Sunday, February 14, 2010

Google Buzz Kills Symmetric Social Networks (facebook)

Or, how to post a facebook comment on a post by a friend of a friend that appears with no comment link - but never-the-less appears on your wall.

Hmm... No Comment link :(

I've done something like this before - in a FilterBlogs post entitled "Re-Tweeting a facebook Post". Facebook is a symmetric network, people connected lineally; thus when I friended "Nick Danger" (and he friended me back due to an esoteric connection with-in a "Firesign Theatre" meme), posts he has commented in, or 'liked' now appear on my home page, BUT - I can't comment on them because I'm not friends with the original author (in the example above), David Scofield!

This is an example of a limitation of a symmetric social network. Because it connects series of people in a line and also groups them in defined networks - the borders of these networks cannot be crossed with out a 'passport', a friend request - approved.

In Twitter or Google's new Buzz, on the other hand, I can follow anyone I like and they can follow me back, or not - their tweets will still appear on my time line and I can re-tweet or comment on their tweets. They can see those actions, and they can respond if they want without having to make a commitment to follow me then, there after, or at all.

The 'follow' connection in Twitter only enables that persons tweets onto your time-line feed. All other connectivities in Twitter are non-lineal, flexible and inclusive - rather than exclusive. All connectivity relies on tags - rather than exclusive networks separated by virtual walls, as in facebook. As a result, Twitter links gets completely crawled by search engine bots and listed in search results, further asymmetrically connecting particular 'Tweetmeme' to the world. Google Buzz has enabled some tags and search bots are allowed to crawl all over Buzz. (Ewe!)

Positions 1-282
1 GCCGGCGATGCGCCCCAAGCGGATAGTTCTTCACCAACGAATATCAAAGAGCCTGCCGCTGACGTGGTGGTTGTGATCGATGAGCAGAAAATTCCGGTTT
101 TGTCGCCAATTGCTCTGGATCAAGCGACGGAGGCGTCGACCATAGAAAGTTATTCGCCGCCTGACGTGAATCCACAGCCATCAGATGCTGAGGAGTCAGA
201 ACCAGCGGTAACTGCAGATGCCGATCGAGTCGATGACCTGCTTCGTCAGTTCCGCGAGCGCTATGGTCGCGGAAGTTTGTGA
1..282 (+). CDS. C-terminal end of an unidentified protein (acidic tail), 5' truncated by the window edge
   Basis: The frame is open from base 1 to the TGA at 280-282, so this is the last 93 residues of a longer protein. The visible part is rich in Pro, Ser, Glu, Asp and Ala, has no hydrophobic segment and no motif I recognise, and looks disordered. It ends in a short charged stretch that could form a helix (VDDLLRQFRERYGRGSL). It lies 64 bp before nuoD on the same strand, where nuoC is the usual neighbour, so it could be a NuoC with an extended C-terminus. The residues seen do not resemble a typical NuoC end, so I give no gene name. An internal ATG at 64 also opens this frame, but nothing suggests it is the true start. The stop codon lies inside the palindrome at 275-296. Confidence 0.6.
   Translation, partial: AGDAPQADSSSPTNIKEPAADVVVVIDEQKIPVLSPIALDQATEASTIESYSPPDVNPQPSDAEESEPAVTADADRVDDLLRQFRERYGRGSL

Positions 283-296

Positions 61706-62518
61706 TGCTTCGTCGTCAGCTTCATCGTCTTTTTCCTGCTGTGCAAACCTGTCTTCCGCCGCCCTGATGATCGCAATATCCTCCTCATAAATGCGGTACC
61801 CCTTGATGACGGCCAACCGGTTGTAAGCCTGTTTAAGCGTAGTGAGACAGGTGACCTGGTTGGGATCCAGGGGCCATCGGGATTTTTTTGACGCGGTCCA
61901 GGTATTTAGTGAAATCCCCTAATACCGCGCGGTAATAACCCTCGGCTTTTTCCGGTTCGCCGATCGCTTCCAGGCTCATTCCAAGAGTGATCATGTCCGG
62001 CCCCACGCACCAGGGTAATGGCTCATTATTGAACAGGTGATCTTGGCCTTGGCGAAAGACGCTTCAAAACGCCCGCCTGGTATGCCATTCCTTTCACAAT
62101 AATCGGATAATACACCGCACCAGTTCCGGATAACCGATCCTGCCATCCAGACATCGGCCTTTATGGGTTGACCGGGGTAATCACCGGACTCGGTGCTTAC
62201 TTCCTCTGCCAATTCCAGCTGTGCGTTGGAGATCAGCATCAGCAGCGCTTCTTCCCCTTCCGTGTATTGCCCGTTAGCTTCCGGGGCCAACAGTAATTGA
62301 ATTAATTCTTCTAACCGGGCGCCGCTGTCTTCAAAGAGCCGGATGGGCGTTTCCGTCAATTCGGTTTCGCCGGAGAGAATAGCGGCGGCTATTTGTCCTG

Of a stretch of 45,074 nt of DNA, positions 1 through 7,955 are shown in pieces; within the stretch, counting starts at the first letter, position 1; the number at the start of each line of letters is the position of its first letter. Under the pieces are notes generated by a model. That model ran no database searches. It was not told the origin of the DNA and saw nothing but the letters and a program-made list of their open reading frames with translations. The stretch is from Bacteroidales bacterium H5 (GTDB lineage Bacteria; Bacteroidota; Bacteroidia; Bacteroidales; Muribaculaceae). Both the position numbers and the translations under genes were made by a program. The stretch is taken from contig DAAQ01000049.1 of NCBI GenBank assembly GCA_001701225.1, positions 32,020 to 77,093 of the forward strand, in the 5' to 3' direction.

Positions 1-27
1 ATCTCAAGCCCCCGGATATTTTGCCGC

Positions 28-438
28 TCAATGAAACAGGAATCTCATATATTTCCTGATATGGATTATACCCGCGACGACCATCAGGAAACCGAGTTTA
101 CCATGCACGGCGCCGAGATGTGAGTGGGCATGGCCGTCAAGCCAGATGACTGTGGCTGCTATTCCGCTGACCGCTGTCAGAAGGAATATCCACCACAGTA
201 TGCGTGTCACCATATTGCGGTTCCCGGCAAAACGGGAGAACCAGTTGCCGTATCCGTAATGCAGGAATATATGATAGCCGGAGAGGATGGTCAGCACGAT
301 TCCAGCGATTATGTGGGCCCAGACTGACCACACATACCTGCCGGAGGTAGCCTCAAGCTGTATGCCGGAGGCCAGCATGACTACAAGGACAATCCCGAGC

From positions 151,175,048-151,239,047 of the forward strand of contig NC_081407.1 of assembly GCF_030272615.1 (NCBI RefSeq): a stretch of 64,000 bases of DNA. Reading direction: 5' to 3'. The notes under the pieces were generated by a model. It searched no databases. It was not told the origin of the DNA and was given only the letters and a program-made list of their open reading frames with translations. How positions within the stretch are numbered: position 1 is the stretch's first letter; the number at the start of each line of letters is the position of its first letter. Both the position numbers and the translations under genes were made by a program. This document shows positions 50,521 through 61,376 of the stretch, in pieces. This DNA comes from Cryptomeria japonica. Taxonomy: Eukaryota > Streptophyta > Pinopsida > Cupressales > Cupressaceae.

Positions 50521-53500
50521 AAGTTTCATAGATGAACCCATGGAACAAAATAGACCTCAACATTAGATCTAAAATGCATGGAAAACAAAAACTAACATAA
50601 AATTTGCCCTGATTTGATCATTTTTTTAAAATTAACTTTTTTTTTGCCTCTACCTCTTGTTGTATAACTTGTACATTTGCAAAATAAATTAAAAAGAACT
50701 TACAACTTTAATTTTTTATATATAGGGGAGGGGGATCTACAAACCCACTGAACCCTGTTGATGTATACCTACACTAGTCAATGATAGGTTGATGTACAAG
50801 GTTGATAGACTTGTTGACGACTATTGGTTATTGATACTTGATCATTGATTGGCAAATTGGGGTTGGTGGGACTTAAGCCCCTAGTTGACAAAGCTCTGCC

Asymmetry makes for a much more fluid community. I'm always seeing new people in my time line in Twitter. They come to me via re-tweets and responses to tweets by people I follow. I can then re-tweet, respond, or start a new conversation. If we get along, I may follow the new person and they may follow me back. And so it spreads, naturally.

It's like modern love, not so many silly rules. It's modern (like, so this week) social networking - and it's much closer to the natural behaviour of human beings in real-world friend networks.

Tim O'Reilly of O'Reilly Media explains Asymmetric Networking in a piece I've just read entitled "Goodreads vs Twitter: The Benefits of Asymmetric Follow". I linked to it from another post by O'Reilly on Asymmetric Networking, "Google Buzz re-invents Gmail".

So... getting back to my initial point, This is how I post a comment on a post I'm not allowed to post a comment on: I'm going to publish this piece, and then republish it in facebook. Hopefully Nick Danger (third eye) will see it and post a comment; then David Scofield will see it and my mission, complete. :)

Firesign Theatre, Nick Danger (Third Eye) Part 1

Has any one noticed a contrarian anywhere around here?

Quick! Hand me those pliers!


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